António Costa, leader of the centre-left Socialists (PS), has caught Europe's elite by surprise after forming a triple-coalition government ideologically aligned to Greece's anti-austerity Syriza party and Spain's Podemos.
Costa won the 4 October elections on a strong anti-austerity ticket after mounting a successful challenge for the leadership of the country's Conservative opposition party.
While his victory did not give Costa an outright majority in Parliament (32% or 85 seats), forming a triple alliance with the Communists (PCP) – with whom his party had a historic feud – and another leftist party, Left Bloc (BE), has.
'Turning the page on austerity'
During his electoral campaign, 54-year-old Costa had vowed to resist the austerity demands from EU creditors. His pledge – ending four years of a painful austerity program put in place by former prime minister and leader of the conservative (PàF) coalition, Pedro Passos Coelho – has rattled politicians and financiers alike.
Following Portugal three-year, €78bn ($88bn) international bailout, Coelho's government curtailed unemployment rates by 5%, and the economy has surged by 1.5% in the first half of 2015. This means the country recorded five quarters of uninterrupted growth in June for the first time since the 1990s.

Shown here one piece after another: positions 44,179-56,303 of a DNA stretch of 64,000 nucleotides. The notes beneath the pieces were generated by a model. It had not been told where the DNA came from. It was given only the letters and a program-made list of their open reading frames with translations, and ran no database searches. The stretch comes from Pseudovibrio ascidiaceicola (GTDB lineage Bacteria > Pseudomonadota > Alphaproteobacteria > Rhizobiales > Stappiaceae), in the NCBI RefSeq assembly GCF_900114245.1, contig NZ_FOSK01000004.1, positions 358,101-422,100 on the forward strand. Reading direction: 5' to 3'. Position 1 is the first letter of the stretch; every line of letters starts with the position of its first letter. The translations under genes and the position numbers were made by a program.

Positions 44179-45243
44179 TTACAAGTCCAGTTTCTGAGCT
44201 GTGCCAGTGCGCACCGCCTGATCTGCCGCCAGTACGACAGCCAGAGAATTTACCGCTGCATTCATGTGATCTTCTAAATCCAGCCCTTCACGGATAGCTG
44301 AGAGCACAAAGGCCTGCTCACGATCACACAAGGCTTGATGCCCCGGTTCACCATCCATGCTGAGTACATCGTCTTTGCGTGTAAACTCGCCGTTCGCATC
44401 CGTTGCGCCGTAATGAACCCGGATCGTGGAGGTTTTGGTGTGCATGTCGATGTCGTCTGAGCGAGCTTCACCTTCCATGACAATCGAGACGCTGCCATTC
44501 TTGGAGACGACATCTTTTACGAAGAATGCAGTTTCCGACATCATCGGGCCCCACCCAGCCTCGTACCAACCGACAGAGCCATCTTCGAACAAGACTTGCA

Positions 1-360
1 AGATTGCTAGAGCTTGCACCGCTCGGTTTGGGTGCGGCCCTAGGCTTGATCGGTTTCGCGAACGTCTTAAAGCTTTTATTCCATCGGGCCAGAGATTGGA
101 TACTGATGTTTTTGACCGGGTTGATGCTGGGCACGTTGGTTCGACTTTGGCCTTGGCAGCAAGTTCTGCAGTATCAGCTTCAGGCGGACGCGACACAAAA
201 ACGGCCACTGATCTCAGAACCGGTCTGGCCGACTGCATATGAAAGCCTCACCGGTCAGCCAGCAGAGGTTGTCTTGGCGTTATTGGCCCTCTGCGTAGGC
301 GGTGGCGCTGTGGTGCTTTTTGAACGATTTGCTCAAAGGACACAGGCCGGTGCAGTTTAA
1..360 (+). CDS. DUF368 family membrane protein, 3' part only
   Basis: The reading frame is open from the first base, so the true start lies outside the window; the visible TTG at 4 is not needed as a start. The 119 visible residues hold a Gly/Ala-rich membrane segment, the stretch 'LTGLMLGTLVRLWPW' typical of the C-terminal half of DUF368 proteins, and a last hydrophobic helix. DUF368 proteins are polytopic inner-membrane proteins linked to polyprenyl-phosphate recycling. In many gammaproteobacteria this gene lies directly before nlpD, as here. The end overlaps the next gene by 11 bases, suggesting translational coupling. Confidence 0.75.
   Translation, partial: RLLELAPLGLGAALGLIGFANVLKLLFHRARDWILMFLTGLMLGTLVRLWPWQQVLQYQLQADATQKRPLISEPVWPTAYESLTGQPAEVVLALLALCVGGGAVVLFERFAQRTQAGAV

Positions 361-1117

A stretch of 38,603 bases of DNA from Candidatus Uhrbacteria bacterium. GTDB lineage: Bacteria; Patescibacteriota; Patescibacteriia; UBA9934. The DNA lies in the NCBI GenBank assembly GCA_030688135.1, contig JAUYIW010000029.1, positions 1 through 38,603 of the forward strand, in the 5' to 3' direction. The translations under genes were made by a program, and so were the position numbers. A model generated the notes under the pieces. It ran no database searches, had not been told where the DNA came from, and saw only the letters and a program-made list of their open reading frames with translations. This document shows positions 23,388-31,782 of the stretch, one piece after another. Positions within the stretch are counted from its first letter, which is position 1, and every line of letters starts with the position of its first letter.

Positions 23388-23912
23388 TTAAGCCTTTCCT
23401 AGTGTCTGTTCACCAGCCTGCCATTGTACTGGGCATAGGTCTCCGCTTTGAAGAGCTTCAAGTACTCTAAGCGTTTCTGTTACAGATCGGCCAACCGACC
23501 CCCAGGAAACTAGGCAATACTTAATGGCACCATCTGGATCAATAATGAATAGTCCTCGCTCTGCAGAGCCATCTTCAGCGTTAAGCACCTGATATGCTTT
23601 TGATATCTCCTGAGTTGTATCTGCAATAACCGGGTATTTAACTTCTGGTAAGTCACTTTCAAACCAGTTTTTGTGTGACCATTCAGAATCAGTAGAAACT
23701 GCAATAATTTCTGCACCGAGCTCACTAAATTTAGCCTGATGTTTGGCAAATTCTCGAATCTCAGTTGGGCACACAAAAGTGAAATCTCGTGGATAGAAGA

But while data coming out of Portugal seems to show it is exiting a three-year deep recession, the improvement has been at the expense of the people, whose vote reflected a desire for change, Costa said.
His proposals to "turn the page on austerity" include rolling back cuts for public workers, reviewing the privatisation of public transport and the water infrastructure and rising spending on health care and education.
These would in effect reverse the cuts ordered by the EU-IMF "Troika", which EU Fiscal Compact requires Portugal to cut its public debt from 127% to 60% of GDP over twenty years, under the threat of sanctions.
End the euro and bring back nationalisation
While the new trio said it wants to return to the escudo – Portugal's currency prior to the introduction of the euro on 1 January 1999 – Communist leader Jeronimo de Sousa has gone further in his proposals.
He has called for a "dissolution of monetary union", which he claims has damaged the productive base of the European economy, and a 50% write-off of the country's public debt.
As well as nationalising the banks, De Souza also wants to wipe out the EU's Fiscal Compact, and EU's 2007 Lisbon Treaty, which form the constitutional basis of the union.
The leader of the Left Bloc, Catarina Martins, although more subtly, has also pointed to an exit from the euro zone, describing how the Portuguese would have to choose between "dignity and the euro".
These policies are bound to provoke a head-on collision with creditors and political enforcers, the ECB. This could have dramatic consequences for Portugal, as the ECB has not hesitated to quell rebel nations – such as Greece – in the past by killing off their banking systems.
If the country wants to remain in the euro, meanwhile, Europe's elite also say Portugal will have to maintain a primary surplus that does not make growth possible.
Markets are holding their breath, while large banks such as Rabobank already sharing their "reluctance" to buy Portuguese debt.